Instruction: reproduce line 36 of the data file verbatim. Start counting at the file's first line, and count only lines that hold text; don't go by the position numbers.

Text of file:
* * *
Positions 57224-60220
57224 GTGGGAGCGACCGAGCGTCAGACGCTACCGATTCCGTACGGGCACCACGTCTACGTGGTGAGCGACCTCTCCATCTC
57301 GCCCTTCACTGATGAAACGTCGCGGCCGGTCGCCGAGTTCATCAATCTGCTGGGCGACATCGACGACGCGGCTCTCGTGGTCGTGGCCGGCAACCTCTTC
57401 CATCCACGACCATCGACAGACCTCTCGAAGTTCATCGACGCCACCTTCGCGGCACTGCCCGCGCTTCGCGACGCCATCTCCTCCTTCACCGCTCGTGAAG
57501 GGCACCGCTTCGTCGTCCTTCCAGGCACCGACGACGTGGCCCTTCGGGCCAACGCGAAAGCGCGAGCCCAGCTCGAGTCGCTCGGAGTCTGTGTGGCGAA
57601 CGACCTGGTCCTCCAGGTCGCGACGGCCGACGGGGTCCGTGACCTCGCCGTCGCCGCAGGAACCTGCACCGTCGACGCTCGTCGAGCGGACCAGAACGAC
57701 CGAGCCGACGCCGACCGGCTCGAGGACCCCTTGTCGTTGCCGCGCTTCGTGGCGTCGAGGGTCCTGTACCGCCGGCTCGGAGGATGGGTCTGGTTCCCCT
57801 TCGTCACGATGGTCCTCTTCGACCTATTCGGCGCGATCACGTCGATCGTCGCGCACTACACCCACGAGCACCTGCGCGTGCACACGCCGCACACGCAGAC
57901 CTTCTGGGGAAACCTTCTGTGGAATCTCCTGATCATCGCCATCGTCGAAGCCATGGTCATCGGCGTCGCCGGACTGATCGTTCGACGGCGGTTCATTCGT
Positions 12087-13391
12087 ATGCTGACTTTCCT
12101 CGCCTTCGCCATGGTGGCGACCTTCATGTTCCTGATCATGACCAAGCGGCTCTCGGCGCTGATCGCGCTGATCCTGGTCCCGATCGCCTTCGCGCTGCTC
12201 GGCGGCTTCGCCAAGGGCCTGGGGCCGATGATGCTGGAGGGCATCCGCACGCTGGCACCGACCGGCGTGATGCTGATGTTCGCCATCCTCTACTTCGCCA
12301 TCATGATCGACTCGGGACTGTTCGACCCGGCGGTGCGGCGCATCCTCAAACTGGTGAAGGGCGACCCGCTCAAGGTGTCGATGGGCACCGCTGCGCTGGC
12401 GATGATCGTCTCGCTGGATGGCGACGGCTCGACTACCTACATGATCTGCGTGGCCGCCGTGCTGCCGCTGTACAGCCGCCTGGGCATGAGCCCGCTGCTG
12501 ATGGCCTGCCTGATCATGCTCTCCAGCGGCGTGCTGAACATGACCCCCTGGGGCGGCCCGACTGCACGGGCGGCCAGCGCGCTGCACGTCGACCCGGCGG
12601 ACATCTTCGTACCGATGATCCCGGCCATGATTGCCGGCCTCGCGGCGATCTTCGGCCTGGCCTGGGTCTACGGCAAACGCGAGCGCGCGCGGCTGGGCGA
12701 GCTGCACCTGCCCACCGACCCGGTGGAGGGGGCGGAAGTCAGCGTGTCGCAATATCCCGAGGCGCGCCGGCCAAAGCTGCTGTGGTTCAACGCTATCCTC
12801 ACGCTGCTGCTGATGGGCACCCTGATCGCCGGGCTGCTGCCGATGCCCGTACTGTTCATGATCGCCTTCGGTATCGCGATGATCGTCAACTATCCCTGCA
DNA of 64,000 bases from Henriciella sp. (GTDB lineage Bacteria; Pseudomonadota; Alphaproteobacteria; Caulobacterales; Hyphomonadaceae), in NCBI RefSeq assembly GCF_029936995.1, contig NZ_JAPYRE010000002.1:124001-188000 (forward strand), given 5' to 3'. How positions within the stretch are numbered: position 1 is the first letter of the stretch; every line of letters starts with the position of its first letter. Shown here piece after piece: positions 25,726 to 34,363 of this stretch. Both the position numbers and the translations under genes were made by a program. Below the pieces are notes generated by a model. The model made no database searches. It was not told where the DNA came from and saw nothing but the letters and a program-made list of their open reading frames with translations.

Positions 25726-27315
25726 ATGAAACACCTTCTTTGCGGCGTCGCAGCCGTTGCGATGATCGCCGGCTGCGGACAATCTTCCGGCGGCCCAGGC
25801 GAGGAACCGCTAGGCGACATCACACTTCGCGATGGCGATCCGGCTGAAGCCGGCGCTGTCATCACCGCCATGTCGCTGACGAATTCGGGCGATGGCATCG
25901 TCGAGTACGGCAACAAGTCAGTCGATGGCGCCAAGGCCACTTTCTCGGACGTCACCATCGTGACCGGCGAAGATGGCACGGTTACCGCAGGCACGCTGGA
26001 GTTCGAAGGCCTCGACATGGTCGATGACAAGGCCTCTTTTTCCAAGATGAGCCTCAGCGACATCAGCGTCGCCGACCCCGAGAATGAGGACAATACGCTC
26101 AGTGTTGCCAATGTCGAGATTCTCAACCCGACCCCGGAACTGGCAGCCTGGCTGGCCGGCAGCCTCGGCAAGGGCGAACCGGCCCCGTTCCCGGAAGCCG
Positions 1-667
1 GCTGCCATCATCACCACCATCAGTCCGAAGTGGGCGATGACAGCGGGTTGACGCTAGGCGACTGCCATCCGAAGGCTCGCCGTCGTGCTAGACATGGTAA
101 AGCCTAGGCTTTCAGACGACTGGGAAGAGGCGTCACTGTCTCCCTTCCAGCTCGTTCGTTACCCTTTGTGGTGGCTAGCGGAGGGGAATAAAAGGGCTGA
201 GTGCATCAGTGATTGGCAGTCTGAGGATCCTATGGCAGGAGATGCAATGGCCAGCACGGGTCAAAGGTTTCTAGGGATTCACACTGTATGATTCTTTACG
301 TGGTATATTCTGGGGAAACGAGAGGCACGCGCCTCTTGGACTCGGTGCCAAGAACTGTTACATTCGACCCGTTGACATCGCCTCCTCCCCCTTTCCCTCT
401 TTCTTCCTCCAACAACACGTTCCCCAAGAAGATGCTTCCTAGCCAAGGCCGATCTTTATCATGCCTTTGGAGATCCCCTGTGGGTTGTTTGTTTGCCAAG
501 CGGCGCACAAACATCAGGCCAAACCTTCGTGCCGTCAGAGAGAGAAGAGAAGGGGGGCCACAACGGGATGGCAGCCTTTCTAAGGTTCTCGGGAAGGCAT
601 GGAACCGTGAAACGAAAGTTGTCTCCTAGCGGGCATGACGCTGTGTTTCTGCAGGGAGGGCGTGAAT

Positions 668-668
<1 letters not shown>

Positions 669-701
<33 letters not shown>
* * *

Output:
<1 letters not shown>